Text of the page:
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  • Writer's pictureLondon On The Ground

Wigmore Hall: acoustic and visual delights - and a repeating history

Intimate early 20th century music venue boasts a striking 'Soul of Music' mural by Gerald Moira.

The Hall's iron and glass canopy, 36 Wigmore Street

Wigmore Hall opened in 1901, at 36 Wigmore Street, to showcase the products of the piano manufacturing company Bechstein, whose showroom was next door at 38 and 40 Wigmore Street. Originally called Bechstein Hall, it was designed by the architect Thomas Edward Colcutt.


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C. Bechstein Pianoforte AG had been founded in Berlin in 1853, a resonant year for the piano industry. The same year, 170 years ago, also saw the founding of Steinway (in Manhattan) and Blüthner (in Leipzig). By the start of the 20th century, Bechstein was Europe's leading piano manufacturer.

The entrance to the Bechstein piano showroom was via the large door on the left

During World War I, when Bechstein and other German businesses were forced to cease trading in the UK, its properties were seized. In 1916 Bechstein Hall was sold at auction to department store Debenhams for £56,000, little more than half the cost of constructing the Hall.

It reopened in 1917, when writer Virginia Woolf was in the audience at the first concert under its new name of Wigmore Hall.

In 2005 The Wigmore Hall Trust took a 250 year lease on the property from freeholder the Howard de Walden Estate (a major landowner in the Marylebone and Harley Street area). This assured its long term future.

The Hall's design is influenced by the Renaissance and neoclassical style of the 15th and 16th centuries, with a terracotta exterior of pleasing proportions. The interior is more opulent, featuring marble, alabaster and gilded details.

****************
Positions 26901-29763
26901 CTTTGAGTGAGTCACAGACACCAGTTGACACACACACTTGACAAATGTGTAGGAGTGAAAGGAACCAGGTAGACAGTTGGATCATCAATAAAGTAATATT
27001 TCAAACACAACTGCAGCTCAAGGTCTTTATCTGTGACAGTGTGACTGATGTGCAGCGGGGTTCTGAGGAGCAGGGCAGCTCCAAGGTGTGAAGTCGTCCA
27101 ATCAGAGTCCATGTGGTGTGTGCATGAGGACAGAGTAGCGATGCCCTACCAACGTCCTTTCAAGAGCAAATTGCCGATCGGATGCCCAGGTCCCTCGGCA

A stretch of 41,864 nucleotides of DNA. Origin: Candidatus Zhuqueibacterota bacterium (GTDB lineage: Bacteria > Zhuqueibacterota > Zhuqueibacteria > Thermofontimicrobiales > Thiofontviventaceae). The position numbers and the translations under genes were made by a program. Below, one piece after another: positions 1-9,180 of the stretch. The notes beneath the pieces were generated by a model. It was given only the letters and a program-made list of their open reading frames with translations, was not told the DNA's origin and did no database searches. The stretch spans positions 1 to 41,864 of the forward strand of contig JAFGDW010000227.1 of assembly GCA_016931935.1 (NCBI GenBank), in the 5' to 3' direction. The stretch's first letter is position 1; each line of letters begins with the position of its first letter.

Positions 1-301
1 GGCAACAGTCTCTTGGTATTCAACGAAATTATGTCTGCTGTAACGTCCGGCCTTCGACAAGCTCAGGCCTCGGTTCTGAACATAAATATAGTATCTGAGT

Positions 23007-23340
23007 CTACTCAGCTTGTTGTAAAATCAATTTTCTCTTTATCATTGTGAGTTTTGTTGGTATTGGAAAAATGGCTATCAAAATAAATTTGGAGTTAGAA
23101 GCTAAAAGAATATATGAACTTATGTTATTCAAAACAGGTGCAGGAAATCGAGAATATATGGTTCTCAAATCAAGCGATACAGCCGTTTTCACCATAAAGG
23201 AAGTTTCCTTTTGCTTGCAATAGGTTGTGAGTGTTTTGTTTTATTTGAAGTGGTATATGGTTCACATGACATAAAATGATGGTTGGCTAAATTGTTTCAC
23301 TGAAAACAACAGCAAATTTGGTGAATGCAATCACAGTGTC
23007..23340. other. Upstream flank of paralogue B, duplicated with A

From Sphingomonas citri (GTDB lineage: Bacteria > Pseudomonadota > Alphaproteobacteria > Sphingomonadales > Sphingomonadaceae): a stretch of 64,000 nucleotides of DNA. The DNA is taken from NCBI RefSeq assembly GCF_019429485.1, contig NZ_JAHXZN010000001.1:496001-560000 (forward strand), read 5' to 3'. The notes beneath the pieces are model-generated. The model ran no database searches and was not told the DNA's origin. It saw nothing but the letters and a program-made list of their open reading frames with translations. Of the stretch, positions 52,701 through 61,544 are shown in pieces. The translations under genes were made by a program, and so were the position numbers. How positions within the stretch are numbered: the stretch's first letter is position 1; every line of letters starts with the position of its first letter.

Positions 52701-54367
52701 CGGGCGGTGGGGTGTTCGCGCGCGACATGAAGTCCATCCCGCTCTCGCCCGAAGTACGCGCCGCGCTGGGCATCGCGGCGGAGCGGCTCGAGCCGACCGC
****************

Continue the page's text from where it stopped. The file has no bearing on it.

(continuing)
Wigmore Hall's auditorium, looking towards the stage

In addition to its sumptuous good looks Wigmore Hall enjoys excellent acoustics, helped by its barrel vaulted ceiling. With a capacity of 545 seats, including a balcony above the stalls, it is an intimate venue well suited to performances by small numbers of musicians.

The barrel vaulted ceiling and the balcony

Behind the stage is an apse, above which is a cupola with a striking allegorical mural by painter and muralist Gerald Moira.

The apse and mural

The painting shows a performer (front left) and a composer (front right) seeking inspiration from Love (far left) and Psyche (the Greek goddess of the soul, far right).

Gerald Moira's mural painting

Musician and writer are both searching for the often elusive essence, or soul of music, represented by the mural's central figure, crowned by the golden light of harmony.

The soul of music

Many great performers and musicians have appeared under Gerald Moira's mural in the Hall's 122 years. The Wigmore Hall website details many of them, including such luminaries as Saint-Saëns, Ravel, Coleridge-Taylor, Ivor Novello, Prokofiev, Elisabeth Schwarzkopf and Benjamin Britten.

David Bowie even appeared here in 1969 (read this article in The Guardian for more on that and on a range of other performers at the Hall, including pioneering African American musicians in the early decades of the 20th century).

It has a long established international reputation as a leading music venue, particularly for chamber music, piano and song recitals.